Editor’s Note: The following is part of our daily holiday series celebrating “The Shared World.” Today Br. Brian Stacy, a Capuchin Franciscan, shares about the world of  Franciscan friars. He also volunteers as a spiritual director  for FMS members. 

Capuchin College is a post-novitiate formation house for the Capuchin Franciscans in Washington, D.C., and it’s what I’ve called home for the past five years.  While we all wear the same brown habit, day in and day out, what lies beneath is anything but uniform.

Boasting over eight different languages and fourteen different nationalities, the house seems to be one friar away from being declared some kind of religious hostel.  Our “Hotel Capuchino” provides room and board for friars from all over the world – a veritable “IHOF” (International House of Friars).

So much diversity and culture brings with it the blessings of friendship and fraternity that I would never have experienced living back at home in Ohio.  It’s part of what makes our order so special, so Catholic (big “C” and small “c”), and so available to the world. It’s also a huge lesson in hospitality for us homegrown, American friars–learning to put our own comforts and agendas aside to accommodate the stranger/brother in the house.  And that’s what makes this stranger so very strange: he’s also my brother.

Once that reality sinks in (which often requires not a little patience), the friary becomes less like a hotel and more and more like a home.  Trying to decipher broken English, using made-up sign language, and multiple trips to the embassy, airport, and post office are not things we simply “get used to,” but are the very things that unite us as true brothers—we’re called to go out of our way so their new way here in the States makes sense.

My first trip abroad as a Capuchin really helped me understand this.  It wasn’t until it was my turn to become the stranger in a foreign land that Capuchin hospitality really began to mean something.  My brothers in El Salvador, Guatemala, and Honduras showed me fraternal love like I had never experienced.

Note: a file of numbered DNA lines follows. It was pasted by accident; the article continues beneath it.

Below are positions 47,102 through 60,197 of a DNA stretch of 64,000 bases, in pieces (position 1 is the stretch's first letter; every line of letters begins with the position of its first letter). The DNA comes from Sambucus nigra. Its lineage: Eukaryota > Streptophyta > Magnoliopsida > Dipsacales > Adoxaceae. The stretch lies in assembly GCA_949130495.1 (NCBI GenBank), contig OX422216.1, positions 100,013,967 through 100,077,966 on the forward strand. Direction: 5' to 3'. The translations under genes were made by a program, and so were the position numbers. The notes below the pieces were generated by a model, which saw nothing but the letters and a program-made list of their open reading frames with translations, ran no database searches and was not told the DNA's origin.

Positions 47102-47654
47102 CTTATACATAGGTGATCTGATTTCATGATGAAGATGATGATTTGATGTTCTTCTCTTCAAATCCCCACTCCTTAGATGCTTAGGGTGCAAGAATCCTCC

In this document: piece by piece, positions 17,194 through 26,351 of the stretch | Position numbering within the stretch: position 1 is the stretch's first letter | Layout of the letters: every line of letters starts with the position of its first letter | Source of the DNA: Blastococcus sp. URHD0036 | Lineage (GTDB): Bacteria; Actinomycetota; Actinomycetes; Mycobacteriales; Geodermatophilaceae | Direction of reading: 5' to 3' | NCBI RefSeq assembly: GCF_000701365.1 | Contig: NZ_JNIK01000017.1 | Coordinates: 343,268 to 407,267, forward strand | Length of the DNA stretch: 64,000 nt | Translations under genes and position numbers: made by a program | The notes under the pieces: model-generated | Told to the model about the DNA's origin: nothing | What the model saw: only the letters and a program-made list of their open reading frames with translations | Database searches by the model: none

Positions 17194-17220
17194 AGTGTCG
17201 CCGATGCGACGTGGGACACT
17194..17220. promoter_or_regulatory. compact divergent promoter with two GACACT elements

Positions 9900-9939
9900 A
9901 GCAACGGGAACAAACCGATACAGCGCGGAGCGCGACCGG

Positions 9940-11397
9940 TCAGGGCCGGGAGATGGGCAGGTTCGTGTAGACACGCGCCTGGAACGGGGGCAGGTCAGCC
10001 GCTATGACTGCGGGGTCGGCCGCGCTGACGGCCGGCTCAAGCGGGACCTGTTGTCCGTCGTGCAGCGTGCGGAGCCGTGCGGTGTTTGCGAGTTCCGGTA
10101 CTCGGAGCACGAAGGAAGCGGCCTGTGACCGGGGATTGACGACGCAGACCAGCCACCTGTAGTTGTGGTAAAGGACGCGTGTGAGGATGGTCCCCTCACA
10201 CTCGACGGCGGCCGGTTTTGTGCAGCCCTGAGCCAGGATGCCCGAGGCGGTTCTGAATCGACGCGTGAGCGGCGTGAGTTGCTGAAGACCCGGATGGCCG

Despite the scorpions in my shoes, millions of fire ants swarming my bedroom and bathroom, and the complete lack of washer and dryer, the kindness and selflessness of the brothers was not only heart-warming, but also vocation-inspiring.

As Advent begins, I’m reminded of the love of my international brothers, and the love of Christ for us in His Nativity. God becoming man, seemingly a “fish out of water,” literally born in a barn, but going out of himself anyway to love us – touching every aspect of our lives, as an infant in his mother’s arms to his suffering and death on a cross.

Birth, life, suffering, and death—all these become shared experiences between this so-called Stranger and us.  Common ground isn’t lacking, we only have to put our busy lives aside for a moment to see the great love that awaits us—and not unlike the manger (and friaries!) it can come upon us from some very unexpected places!

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Br. Brian Stacy, OFM Cap., is a solemnly professed Capuchin Franciscan of the Province of St. Augustine.  He’s currently finishing his last year of studies for the M.Div. program at The Catholic University of America in Washington, D.C.

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